As such, the Fed’s recent rate hikes may have made Treasury bond yields an increasingly attractive option. Because the bonds’ low-risk nature makes them a generally safe, yet not necessarily high return on investment vehicle — particularly if the term is short and would provide a smaller payout — investors might, in the past, have opted for stocks that would likely supply a bigger return.
Even before the rate increases began this year, Treasury yields started to rise — indicating, according to The New York Times, that the bond market anticipated interest rates would soon be adjusted. Currently, government bonds are providing 4% to 6% payouts in some instances, according to an October NPR article.
Russia’s invasion of Ukraine — Because both countries are substantial exporters — Russia is a key energy commodities and precious metals provider, and Ukraine produces large amounts of food items, including wheat — the ongoing conflict has caused considerable uncertainty about a number of potential supply issues.
After Russia’s military began trying to seize Ukraine in late February, food and energy price increases, according to the Federal Reserve Bank of St. Louis, were notable by early March as it became clear the conflict wouldn’t be resolved quickly and sanctions were likely to be imposed on Russia. While the shortages physically affected European nations that more directly depended on commodities, food, and other items from Russia and Ukraine, financial markets felt the effect globally.
With spot gold prices — a term generally used to describe the price of 1 troy ounce of gold within global gold markets — at one point in March exceeding $2,000, investors, possibly seeking a reprieve from the market instability, embraced gold-based investing this year, which is often viewed as a safer commodity during ambiguous periods, according to U.S. News & World Report.
“Gold has an inverse relationship to stocks and other types of assets, so in times of war or terrorism, usually you’re going to find the markets become extremely volatile,” Lear Capital founder Kevin DeMeritt says. “If [Russian President Vladimir] Putin today said, “Hey, I’m done; I’m going to pack up my stuff and go home,” the markets might skyrocket. Then again, if something like nuclear weapons comes up, the market drops 500 to 1,000 points. The volatility of gold is not going to be the same as what we’ve seen with the war, 9/11 or this inflation situation [in] the stock market.”
Because gold can potentially provide stability during uncertain times, investors could potentially gain some protection against future conflicts’ impact by adding it to their investment portfolio.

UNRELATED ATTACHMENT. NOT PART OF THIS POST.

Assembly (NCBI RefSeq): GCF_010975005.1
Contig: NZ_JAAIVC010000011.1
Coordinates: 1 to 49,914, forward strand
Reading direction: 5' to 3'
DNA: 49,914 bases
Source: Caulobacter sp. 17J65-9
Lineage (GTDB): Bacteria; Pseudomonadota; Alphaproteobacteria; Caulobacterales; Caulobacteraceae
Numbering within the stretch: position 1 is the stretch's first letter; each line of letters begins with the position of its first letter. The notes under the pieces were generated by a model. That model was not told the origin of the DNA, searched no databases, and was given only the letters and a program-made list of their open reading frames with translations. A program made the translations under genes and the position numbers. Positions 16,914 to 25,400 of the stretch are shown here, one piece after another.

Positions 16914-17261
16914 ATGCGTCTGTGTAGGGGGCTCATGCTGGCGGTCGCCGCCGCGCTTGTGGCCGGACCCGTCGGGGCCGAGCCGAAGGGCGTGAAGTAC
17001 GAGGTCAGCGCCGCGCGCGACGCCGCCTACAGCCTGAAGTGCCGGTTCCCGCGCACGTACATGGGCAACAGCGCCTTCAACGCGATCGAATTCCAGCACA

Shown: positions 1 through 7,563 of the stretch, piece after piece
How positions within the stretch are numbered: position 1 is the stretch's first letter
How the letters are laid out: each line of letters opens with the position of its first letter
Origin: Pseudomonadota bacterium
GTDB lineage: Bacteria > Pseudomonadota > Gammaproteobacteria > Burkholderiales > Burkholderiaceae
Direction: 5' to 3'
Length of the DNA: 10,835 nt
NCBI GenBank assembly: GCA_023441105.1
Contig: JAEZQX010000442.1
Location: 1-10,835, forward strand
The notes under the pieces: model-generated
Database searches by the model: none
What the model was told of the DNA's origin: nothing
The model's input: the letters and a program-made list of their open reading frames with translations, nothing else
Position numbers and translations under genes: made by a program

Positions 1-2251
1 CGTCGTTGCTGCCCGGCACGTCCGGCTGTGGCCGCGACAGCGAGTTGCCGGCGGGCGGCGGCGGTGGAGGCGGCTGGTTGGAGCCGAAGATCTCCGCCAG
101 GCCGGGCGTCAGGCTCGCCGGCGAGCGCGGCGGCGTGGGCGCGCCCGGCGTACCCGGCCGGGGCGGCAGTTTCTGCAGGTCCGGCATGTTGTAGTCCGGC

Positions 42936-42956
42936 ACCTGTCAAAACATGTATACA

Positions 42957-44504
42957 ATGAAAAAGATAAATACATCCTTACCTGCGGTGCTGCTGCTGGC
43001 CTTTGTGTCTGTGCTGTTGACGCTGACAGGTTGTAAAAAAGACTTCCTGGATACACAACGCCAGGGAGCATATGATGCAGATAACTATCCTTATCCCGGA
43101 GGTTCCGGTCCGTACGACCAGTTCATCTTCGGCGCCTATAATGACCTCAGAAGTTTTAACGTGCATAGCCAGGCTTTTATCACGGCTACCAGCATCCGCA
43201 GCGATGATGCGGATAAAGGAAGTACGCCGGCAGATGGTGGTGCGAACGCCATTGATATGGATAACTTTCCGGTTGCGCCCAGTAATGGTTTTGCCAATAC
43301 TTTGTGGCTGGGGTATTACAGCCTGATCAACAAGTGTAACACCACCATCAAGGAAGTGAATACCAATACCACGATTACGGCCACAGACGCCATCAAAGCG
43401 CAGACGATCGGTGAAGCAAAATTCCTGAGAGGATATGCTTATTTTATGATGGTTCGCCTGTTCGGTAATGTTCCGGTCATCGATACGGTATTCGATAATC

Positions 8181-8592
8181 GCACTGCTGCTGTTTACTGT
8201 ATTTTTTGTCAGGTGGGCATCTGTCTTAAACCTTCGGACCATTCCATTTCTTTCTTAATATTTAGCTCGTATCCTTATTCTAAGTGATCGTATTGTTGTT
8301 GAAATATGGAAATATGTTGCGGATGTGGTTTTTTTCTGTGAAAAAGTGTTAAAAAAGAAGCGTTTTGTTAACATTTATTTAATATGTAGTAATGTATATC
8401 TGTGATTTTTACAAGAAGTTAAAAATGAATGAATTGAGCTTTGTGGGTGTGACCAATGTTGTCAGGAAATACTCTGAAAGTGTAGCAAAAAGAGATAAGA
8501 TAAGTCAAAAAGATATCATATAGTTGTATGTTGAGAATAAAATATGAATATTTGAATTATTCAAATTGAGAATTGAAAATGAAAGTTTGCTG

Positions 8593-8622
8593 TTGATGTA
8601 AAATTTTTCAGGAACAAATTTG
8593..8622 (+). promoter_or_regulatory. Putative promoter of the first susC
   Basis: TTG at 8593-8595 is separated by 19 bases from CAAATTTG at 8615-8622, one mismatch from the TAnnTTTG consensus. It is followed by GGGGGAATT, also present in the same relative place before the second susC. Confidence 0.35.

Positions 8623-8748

“What we’re seeing in Ukraine could happen in Taiwan [or another country],” Kevin DeMeritt says. “You can’t predict those things, but when they happen, it can have a devastating effect on investments — especially if you’re retired [and living] on your assets. Let’s have a hedge on the other side that will help you in those dark days.”
Risk of a recession — Concern that a recession is imminent can cause investors to pull back on their participation in the market in an attempt to curb future losses. There have been signs the U.S. could be headed toward one — including more than one yield curve inversion, which occurs when short-term yields rise above long-term yields.
The 2-year Treasury yield and 10-year yield have been inverted since July; the 3-month yield and 10-year yield inverted on Oct. 25 and 26.
A yield curve inversion involving the difference between the 10-year and 3-month Treasury rates has occurred before every recession since 1960, according to the Federal Reserve Bank of New York.
While factors such as federal stimulus payments and lower interest rates may have allowed a number of Americans to build up monetary reserves during the pandemic and continue to spend, the evolving economic climate — particularly if we slip into a recession — could soon change that, according to Lear Capital’s Kevin DeMeritt.
“There’s going to be a lag because that money’s still sitting around, but slowly but surely through inflation, the purchasing power drops; through higher interest rates, your bills go up — so it’s going to evaporate pretty quickly,” DeMeritt says. “That’s why they’re saying 2023 is going to be the year of the recession.”